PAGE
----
I am writing as a recipient of the Welsh Independent Living Grant (WILG) and a disability activist who intends on asking Welsh Labour to reconsider their decision to close WILG as of April 2019. I would like to hear from other WILG recipients in the hope of holding a series of public/virtual meetings to discuss how we can best oppose this closure and create a pressure group to support each other through this worrying time.
The WILG was introduced to help people who previously claimed from the UK government’s Independent Living Fund (ILF), which closed in 2015.
More than 1,500 people are helped by the scheme.
It was due to run until the end of March 2017, but Social Services Minister Rebecca Evans said in November that funding would continue for another year.
The annual £27m fund will then transfer directly to local authorities during 2018-19 so they can meet the support needs of all former ILF recipients by 31 March 2019.
Something needs to be done as our disabled friends in England have suffered under a similar system that has seen local authorities being solely responsible for their care and support since 2015. This cannot be allowed to happen in Wales as well. We must organise ourselves and demand to be listened to.
The Welsh Government said the decision was taken on stakeholder advice. This is hardly surprising when we consider that the stakeholder group is largely comprised of representatives from local authorities…
This is the time to fight back as Welsh Labour are basking in the glory of Jeremy Corbyn’s success in the recent General Election. The prevailing mood has changed, Teresa May has ended austerity and Welsh Labour have made a significant shift to the left. Surely, Welsh Labour will want to distance themselves from a decision that mirrors that made by the Tory Government?
It should also be remembered that closure of WILG is not inevitable as is proved through the formation and success of the Scottish Independent Living Fund; which also works to support the Northern Ireland ILF.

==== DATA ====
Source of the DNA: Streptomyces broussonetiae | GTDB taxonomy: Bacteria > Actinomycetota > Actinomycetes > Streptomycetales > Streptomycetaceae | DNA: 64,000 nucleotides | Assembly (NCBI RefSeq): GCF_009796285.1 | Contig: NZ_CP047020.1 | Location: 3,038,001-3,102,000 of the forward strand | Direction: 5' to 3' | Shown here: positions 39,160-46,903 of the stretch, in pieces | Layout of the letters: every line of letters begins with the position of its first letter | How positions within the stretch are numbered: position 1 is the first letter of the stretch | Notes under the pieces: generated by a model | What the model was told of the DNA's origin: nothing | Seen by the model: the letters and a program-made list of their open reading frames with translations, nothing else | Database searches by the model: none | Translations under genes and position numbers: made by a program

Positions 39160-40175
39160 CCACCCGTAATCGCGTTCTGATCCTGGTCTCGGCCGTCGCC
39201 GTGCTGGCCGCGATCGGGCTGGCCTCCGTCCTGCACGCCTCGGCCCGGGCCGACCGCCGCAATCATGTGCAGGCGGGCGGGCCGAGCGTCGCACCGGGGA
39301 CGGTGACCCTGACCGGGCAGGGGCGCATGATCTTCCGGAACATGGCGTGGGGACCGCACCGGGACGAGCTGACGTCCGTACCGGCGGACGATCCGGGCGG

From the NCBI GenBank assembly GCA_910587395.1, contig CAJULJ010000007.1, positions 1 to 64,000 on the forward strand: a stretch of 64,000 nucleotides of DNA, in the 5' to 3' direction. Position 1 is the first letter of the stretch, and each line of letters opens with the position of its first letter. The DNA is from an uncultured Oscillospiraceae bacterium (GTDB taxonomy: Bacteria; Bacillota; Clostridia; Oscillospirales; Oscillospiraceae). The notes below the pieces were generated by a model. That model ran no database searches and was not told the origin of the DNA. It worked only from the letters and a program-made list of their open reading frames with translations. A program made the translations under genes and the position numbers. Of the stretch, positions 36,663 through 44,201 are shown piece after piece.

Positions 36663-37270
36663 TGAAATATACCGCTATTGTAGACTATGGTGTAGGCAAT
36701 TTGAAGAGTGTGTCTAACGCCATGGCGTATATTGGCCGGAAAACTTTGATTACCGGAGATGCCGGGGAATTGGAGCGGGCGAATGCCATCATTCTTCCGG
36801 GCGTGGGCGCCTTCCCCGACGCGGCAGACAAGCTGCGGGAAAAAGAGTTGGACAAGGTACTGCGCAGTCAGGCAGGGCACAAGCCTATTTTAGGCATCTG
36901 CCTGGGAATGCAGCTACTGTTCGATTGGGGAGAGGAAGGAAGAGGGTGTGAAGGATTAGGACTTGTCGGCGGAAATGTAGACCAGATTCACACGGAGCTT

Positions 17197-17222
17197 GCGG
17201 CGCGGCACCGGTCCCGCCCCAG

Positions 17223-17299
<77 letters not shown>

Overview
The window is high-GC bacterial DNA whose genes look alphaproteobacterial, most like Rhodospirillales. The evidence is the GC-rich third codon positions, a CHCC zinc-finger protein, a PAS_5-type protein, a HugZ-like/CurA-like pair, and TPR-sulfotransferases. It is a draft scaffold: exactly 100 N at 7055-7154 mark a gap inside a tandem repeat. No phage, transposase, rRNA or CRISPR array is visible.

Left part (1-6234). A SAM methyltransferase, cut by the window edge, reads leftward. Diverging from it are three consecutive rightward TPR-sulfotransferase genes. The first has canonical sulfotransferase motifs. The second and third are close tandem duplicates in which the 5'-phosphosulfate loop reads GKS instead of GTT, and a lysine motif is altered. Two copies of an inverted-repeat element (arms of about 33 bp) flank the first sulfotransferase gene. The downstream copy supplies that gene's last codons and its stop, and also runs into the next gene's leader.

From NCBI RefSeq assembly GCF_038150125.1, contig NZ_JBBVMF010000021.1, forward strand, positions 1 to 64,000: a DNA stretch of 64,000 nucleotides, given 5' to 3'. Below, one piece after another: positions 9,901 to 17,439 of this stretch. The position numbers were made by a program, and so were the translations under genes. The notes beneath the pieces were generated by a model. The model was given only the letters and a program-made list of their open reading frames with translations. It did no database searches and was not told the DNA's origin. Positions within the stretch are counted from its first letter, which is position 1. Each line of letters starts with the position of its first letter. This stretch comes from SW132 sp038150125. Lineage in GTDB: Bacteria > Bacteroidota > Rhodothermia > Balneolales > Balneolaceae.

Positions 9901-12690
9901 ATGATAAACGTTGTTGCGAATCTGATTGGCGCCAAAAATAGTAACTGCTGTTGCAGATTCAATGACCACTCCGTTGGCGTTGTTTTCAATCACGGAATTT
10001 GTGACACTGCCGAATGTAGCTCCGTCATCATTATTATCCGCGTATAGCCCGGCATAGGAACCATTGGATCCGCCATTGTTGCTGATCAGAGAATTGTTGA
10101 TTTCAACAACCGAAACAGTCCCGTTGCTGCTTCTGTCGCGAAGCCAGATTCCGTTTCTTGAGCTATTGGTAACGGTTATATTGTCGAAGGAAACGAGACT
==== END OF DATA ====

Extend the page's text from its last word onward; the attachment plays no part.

Furthermore, the hugely popular Labour Party Manifesto outlined plans to set up a national care system to exist independently of local authorities. This is exactly the time that the Labour Party should be united on such issues against the Tories. We must question why Welsh Labour are not playing their part in the changing political landscape?
They will no doubt argue that we should give the Social Services and Well-being (Wales) Act a chance to succeed. However, this idealistic act needs hefty investment and resources to ensure it is a success – with no sign of any of the necessary improvements to our infrastructure that the success of the Act depends on. This is not the time for a revolutionary change in the way social care is delivered. Disabled people merely crave continuity and reliability that the ILF provided.
Indeed, eventually it should be our aim to set up an Independent Living Fund for Wales so that no disabled person should have to suffer the same uncertainty and isolation as WILG recipients are now experiencing. We can only begin to believe that true social justice and equality for all is possible if Welsh Labour revisit their WILG decision…
WILG recipients who wish to help make a difference should contact email@example.com
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